East faces commercial property crunch as demand plummets
- Credit: Archant
A huge rise in homeworking is expected to lead to steep falls in office rents across the East of England.
Both retail and office rents across the East of England are expected to fall sharply as businesses scale back their post-lockdown office footprint over the next two years, according to a Royal Institution of Chartered Surveyors (RICS) survey.
Across the UK, 93% of respondents felt businesses would scale back their office space as more people work from home.
MORE – Full fibre broadband set to be rolled out to more homes across East AngliaAt the same time, 64% of UK surveyors polled felt offices would increasingly move out to the suburbs, while a move towards local shopping might also help revive town high streets.
But in the eastern region, 82% now consider the market to be in some stage of a downturn, according to the RICS second quarter commercial property survey covering April to June.
Nearly half of respondents saw occupier demand decline in the second quarter of the year.
The east’s retail sector saw the biggest drop in interest with 81% of respondents witnessing a fall in demand, rather than a rise – the biggest drop since 2008.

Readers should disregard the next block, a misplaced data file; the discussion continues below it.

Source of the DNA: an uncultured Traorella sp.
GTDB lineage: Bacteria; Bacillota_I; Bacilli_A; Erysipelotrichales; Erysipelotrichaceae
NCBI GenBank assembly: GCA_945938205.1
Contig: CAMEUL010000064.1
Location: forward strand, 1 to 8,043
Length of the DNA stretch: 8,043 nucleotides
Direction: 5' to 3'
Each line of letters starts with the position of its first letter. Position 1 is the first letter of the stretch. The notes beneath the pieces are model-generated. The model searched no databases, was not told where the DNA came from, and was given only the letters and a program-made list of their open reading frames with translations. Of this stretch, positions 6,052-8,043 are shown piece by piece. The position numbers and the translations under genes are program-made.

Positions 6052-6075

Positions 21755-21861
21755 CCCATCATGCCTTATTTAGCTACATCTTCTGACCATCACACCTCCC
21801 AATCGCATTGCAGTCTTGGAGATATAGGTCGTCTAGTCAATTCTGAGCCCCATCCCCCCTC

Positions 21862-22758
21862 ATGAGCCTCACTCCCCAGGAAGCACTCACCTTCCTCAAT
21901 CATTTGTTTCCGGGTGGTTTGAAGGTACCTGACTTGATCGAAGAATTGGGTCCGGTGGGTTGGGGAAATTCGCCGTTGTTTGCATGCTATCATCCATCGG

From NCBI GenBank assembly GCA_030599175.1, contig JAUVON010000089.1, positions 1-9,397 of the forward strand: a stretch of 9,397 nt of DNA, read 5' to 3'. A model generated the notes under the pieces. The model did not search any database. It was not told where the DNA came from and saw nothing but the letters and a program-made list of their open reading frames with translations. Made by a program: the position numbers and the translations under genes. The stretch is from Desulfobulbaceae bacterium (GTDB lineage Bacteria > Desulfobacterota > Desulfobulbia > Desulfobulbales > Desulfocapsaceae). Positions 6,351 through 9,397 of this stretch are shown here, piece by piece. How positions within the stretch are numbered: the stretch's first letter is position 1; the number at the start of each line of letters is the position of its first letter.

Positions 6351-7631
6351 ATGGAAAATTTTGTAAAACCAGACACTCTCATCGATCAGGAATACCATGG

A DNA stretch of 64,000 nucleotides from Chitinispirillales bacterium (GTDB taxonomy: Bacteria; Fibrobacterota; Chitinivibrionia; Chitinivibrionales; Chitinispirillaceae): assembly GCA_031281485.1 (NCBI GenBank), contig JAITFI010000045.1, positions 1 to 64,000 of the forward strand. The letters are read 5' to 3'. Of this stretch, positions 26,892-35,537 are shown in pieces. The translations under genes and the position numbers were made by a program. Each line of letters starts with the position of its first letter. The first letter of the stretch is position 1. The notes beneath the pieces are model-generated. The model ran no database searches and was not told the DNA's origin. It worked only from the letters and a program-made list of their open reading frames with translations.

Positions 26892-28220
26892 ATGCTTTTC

Demand for office space also fell dramatically with 71% of agents reporting a fall.
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However, demand for industrial space is on the rise with 19% of respondents expect industrial rents to rise in the East.
Unsurprisingly, retail space in the East of England is likely to take the biggest hit, with a net balance of -81% predicting a fall in rents over the next three months.
Meanwhile, in the office sector, 35% of local respondents expect rents to fall in the coming three months.
There has been some instances of interest in secondary units in local high streets, possibly from people wanting to convert it to housing or from independent businesses looking for local homes in the wake of the pandemic.
Around 64% of surveyors in the study felt demand for office space in surburban areas could rise over the next two years.
Anecdotal evidence also suggests there will also be a shift to higher quality office space, with more focus on well-being and sustainability, RICS said.
RICS economist Tarrant Parsons said the latest survey feedback unsurprisingly reflected “the significant disruption and uncertainty that emerged across the economy during the lockdown period”.
“The recent shift into remote-working raises many questions across the office sector, with respondents expecting businesses to re-evaluate their office space requirements over the next two years. On a brighter note, the outlook is already showing signs of recovery across industrial sector.”